Saturday, 3 May 2014

Why social media is not a waste of time for a doctor - infographic, slides, video and paper!

In Decemeber 2013 - Professor Matt de Camp and I were asked to debate whether social media was a waste of time for doctors in the Journal of the Royal College of Physicians of Edinburgh. You can read the full paper here and see some discussion on PubMed commons about it here. This is my part of the paper with hyperlinks. I should mention that JRCPE is an open access journal who allowed me to retain my copyright. This is therefore published here, along with the infographic and my slides, under a creative commons license so feel free to reuse and remix as you wish.

These are the slides I used when giving my talk on this at #Dotmed13 in Dublin last December. You can watch a video of the talk below.


Should you have a strong social media presence? I am going to give you ten reasons why I think you need one. Social media provides an opportunity to publish your thoughts and ideas and to share your experiences without having to go through a middleman. And many people are taking advantage of this. Globally half a billion tweets are posted every day. (1) Surely it must be possible to find something of value that could make it worthwhile for a doctor to start exploring these spaces? It is not nearly as difficult as you might think, because these pieces of information are not just floating unconnected to each other; they are disseminated and linked to through networks of your peers. Developing networks, and figuring out who and what to pay attention to, are some of the key learning skills we need in the twenty-first century. (2) I will convince you that it is worth developing these skills.

10 Reasons to have a social media presence

To connect 

The landmark report on ‘Health professionals for a new century’ suggested that we need ‘locally responsive but globally connected teams’ 3 but lamented that ‘most institutions are not sufficiently outward looking to exploit the power of networking and connectivity for mutual strengthening’.(3) But this is changing. It is now rare to attend a forward-thinking event without being encouraged to tweet with the conference hashtag. We are our institutions, and we are leading the way; we are making the connections.

To engage 

Social media is not just about getting your message out. It is also about listening. We can learn with patient leaders.( 4 )As Gilbert and Doughty, co-directors of the Centre for Patient Leadership, describe ‘[w]hen patients can both manage their own health and go on to develop the confidence and skills to lead and influence others, something special happens: new collaborative systems of healthcare take shape and positive solutions emerge to healthcare problems, locally and nationally.’ (4) Through their blogs and tweets you can engage with them.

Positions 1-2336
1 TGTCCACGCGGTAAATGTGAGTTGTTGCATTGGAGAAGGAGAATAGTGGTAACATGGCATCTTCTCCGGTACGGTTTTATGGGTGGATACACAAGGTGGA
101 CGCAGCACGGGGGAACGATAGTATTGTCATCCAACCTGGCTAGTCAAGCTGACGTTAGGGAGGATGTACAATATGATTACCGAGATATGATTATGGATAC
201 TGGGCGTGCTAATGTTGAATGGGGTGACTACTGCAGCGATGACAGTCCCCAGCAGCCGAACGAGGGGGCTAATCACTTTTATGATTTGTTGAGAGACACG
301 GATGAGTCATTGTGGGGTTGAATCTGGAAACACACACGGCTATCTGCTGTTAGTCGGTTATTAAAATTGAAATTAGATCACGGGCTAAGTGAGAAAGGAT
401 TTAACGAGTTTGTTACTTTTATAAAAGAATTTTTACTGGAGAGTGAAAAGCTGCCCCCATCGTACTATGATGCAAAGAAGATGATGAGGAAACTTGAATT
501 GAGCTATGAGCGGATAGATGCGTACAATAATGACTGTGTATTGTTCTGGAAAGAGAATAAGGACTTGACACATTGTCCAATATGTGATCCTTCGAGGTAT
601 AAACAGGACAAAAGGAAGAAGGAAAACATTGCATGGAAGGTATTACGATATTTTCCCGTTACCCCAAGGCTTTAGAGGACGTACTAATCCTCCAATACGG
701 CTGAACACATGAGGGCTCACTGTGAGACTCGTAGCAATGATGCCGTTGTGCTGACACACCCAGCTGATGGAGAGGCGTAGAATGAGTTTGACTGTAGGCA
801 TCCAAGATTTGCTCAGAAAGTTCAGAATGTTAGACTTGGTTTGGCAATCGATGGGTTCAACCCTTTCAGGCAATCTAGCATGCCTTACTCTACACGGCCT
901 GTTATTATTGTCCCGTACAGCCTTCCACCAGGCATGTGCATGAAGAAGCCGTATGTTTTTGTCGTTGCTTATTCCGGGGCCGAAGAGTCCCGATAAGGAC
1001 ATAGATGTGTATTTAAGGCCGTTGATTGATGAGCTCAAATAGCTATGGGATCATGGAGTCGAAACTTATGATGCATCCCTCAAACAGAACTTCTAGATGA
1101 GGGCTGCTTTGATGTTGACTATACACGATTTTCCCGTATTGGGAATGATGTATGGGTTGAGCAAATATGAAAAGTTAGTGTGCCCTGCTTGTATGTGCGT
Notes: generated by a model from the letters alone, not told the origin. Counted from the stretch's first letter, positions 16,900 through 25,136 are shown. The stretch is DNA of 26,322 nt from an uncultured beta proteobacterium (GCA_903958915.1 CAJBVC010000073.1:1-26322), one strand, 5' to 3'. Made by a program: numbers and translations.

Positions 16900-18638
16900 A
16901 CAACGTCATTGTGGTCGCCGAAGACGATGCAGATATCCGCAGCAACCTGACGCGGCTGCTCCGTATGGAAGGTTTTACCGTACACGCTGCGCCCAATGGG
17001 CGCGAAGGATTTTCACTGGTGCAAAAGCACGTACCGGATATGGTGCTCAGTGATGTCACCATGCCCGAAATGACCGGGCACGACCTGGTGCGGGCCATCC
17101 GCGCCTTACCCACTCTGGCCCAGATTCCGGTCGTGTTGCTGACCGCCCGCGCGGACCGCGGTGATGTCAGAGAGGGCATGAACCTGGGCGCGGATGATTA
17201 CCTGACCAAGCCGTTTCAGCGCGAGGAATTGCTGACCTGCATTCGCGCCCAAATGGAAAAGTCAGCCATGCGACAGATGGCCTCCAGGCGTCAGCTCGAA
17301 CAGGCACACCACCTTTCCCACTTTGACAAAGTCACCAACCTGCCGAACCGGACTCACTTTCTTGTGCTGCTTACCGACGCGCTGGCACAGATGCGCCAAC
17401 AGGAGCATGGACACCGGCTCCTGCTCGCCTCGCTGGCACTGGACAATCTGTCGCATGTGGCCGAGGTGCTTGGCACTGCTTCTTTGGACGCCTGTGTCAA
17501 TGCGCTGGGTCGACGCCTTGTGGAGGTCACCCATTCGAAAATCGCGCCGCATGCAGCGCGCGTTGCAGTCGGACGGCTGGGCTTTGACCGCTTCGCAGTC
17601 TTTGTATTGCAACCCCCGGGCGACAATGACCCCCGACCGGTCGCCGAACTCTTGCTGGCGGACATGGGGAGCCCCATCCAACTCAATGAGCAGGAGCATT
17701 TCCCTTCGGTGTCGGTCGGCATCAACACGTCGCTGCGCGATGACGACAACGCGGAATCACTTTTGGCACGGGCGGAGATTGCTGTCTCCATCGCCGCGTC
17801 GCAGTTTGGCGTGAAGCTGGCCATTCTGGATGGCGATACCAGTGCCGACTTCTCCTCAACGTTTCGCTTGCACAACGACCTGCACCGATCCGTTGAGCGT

To inform 

If you are trying to do things differently, changing the way you and your team work, where can you tell people about this? Consultant endocrinologist Partha Kar uses his blog, NHS Sugar Doc, to communicate how an award-winning team is involving patients in redesigning their service, meeting the challenges of modern healthcare.(5)

To reflect

Elin Roddy is a respiratory consultant. She also tweets (@elinlowri). During ‘dying matters’ awareness week, and prompted by discussions of end-of-life care on Twitter, she decided to write her first blog post: a reflection on how, during her working life, she has ‘been involved with death in many different guises and in many different ways.’ (6) Thirty eight people – health professionals and patients – left comments to say how they had been moved by her eloquent writing. She is now lead for end-of-life care in her trust and says this would not have happened without her learning through social media.

To share 

In a hospital in London a patient has the wrong foot operated on because they put a compression stocking on the wrong side. The checks and balances which the nominally implemented surgical checklist should have provided did not happen. (7) Fortunately the other foot needed operating on too. After investigations were completed the medical director of the trust gave permission for an account to be shared through social media. The story ‘Wrongfooted’ by anaesthetist Helgi Johnannson has been viewed more than 17,000 times. (7) When surgeon and medical director, Dermot Riordan, read the story he wrote on his blog that he felt ‘déjà vu, sadness and even anger’. (8)
A year ago nearly exactly the same mistake had occurred where he works. He describes the transparent and open approach that his team took to learning about this incident but he personally regrets that he did not share this learning with others in the way that ‘Wrongfooted’ showed it could be done. Social media is changing how we conceive of dissemination.

To be challenged 

Often the best way to learn is to be challenged. Earlier this year people who had experienced mental health care started tweeting their experiences using the tag #DearMentalHealthProfessionals. (9) Along with appreciation and thanks there were also tweets which expressed how it felt to be let down by a system that is supposed to help. To be able to change systems for the better we need to work towards understanding, and that starts with shifting our perspectives. Social media can help us to do this.

To be supported 

Sometimes we just need to know that we are not alone. #TipsForNewDocs are short messages of advice for newly graduated medics from doctors, other health professionals and patients. Like many social media activities it is hard to say who started this trend but Guardian healthcare(10)and the GMC(11) have both used the tag to support this important transition.